5. #4
    Member Array MRPOWER's Avatar
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    thanks for all the great info, although im relatively new to firearms im am a seasoned vetrain and the area of buying and selling . im a gear head so i have gone through my fair share of used cars. i am also a member of the xd forums and have been soaking up a whole lot of info on my specific firearm like u suggested. while ive never owned a firearm i have had air rifles and pistols the majority of my life and I am very comfortable with the 4 laws of firearm safety. i have also read the manual from the SA site and watched a few videos on youtube that demon straighted the field stripping process. it seems pretty straight forward and simple (which was one of the many reasons i chose this gun to buy) and i def think i can handle that much during the sale.
    any way thanks again and keep it comming
    when I leave this Earth, It's gonna be on both feet; NEVER KNEES IN THE DIRT

  6. #5
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    Glad that you finally decided to start posting.

    Do not pay too much attention to exterior finish wear...commonly called "holster wear" as many firearms are carried a lot and not actually fired a whole lot. So it's possible for a firearm to show outward signs of wear but, still basically be a brand new gun.

    Look for signs indicative of amateur or home gun smithing. Shy away from those.

    Ask if you can "hand cycle" a magazine or two of Dummy rounds through the firearm. You might want to buy some first in the caliber of the firearm that you intend to purchase in case the dealer does not stock them. The dealer will usually want to examine those dummies to verify that they actually are.
    Hand cycling some rounds through the firearm is a great way to pre-determine if the firearm will have any feed related problems.

    There are hundreds of reasons why people sell or trade in firearms that have nothing to do with the guns being lemons or problematic.

    Spouse dies.
    People switch from revolvers to semi-autos and vice versa.
    People get short of funds.
    People trade up.
    Folks inherit them and don't want them.
    Police Depts...switch to different duty guns.
    Guys get married and the new cute but Liberal Left Wife does not want guns in the house.
    Folks quit hunting and/or target shooting.
    Shooters want to switch calibers.
    A certain gun will not fit a large hand or a small hand so it gets traded for that reason.
    People buy a firearm - shoot it once - and think that it recoils too much.
    The list goes on and on.
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  7. #6
    Member Array MRPOWER's Avatar
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    what would be some of the signs that are indicative of amateur gun smithing
    when I leave this Earth, It's gonna be on both feet; NEVER KNEES IN THE DIRT

  8. #7
    Senior Member Array luvmyglock's Avatar
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    Some signs of amateur gun smithing would be "rough" look on cut edges, non-stock or MFR alterations that don't look to be professionally done, and well pretty much anything that looks like a dremel did it (silence, Ram Rod!)! Common home smithing items are stipled grips, shaved mag wells/lips, or incorrectly installed sights. These items usually look unprofessional if done at home. I would suggest scoping out some pictures of common professional firearm modifications so that you can tell the difference between pro and home just by looking.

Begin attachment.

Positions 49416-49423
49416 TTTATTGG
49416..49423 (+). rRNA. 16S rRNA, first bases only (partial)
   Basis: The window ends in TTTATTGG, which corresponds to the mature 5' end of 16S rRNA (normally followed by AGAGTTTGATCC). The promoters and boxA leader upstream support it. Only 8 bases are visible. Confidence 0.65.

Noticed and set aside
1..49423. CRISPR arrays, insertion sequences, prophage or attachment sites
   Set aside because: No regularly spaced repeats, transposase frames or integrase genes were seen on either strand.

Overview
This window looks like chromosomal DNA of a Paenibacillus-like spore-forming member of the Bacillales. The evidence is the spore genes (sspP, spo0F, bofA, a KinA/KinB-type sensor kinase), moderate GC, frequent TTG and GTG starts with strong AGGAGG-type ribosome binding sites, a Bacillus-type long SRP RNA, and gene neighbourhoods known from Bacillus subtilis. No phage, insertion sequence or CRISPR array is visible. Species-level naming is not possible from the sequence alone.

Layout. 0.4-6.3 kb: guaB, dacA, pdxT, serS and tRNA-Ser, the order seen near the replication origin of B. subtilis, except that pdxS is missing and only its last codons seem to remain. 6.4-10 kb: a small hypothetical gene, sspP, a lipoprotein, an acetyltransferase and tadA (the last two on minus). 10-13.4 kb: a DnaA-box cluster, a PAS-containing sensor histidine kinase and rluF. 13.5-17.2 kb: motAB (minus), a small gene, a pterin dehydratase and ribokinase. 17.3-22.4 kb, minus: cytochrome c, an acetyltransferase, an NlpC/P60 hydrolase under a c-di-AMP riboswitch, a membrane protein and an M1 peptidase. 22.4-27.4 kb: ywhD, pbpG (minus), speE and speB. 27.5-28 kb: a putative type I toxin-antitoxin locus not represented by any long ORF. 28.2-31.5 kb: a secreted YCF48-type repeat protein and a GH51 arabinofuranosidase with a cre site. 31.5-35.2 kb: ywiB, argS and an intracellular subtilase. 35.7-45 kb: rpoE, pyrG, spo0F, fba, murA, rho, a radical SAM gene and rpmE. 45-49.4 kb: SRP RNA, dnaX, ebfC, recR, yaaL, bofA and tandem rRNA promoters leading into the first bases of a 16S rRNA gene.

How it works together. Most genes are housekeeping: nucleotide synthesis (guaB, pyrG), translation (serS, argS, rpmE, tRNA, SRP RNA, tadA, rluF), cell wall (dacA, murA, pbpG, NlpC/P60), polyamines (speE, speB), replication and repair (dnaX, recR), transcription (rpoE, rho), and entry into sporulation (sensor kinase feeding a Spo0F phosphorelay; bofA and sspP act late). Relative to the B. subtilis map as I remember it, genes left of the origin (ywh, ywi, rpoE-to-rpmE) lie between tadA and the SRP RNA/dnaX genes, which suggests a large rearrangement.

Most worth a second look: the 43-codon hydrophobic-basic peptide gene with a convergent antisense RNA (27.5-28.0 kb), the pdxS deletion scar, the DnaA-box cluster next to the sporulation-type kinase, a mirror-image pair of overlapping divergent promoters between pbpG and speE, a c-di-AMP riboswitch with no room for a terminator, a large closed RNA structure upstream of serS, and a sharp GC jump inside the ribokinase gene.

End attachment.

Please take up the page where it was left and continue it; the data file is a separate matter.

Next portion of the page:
EVIL PREVAILS WHEN GOOD MEN FAIL TO ACT.

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    VIP Member Array SatCong's Avatar
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    Welcome from Arizona.
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  10. #9
    Member Array MRPOWER's Avatar
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    ok cool, thanks for all the info. im really looking forward to getting the money together so i can be ready for the purchase. the only downside is that i will be in Savannah when im ready and im sure the market there for such a specific firearm is much smaller than it is in Atlanta
    when I leave this Earth, It's gonna be on both feet; NEVER KNEES IN THE DIRT

  11. #10
    Senior Member Array luvmyglock's Avatar
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    Quote Originally Posted by MRPOWER View Post
    ok cool, thanks for all the info. im really looking forward to getting the money together so i can be ready for the purchase. the only downside is that i will be in Savannah when im ready and im sure the market there for such a specific firearm is much smaller than it is in Atlanta
    I am sure the Market in Savannah will be better than in Atlanta. The smaller towns seem to have MUCH better selection and pricing IMO. This is only my personal experience and opinion, and you may find something different when you get there. Good luck with it.
    EVIL PREVAILS WHEN GOOD MEN FAIL TO ACT.

  12. #11
    VIP Member Array NCHornet's Avatar
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    Not already mentioned but be sure you follow the laws of your state for proper gun transfer. Most states require you to go to a FFL dealer to change the ownership, but not all of them. I also make it a matter to get a bill of sale with the buyers and sellers DL# on it.

    NCH
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    Carry On!
    NCHornet

  13. #12
    Distinguished Member Array airslot's Avatar
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    Welcome from Savannah

    In Savannah, there are two shops that I can recommend.

    The Gun Shop on Eisenhower St

    Dean Forest Guns & Ammo on Dean Forest Rd.

    I've had great experiences with both - new & used.

    I'd be glad to introduce you to them.
    PM me when you are ready.
    Roy
    The situation will NEVER BE THE WAY YOU WANT, it WILL BE THE WAY IT IS. You must be FLEXIBLE ENOUGH TO ADAPT and just "DEAL WITH IT".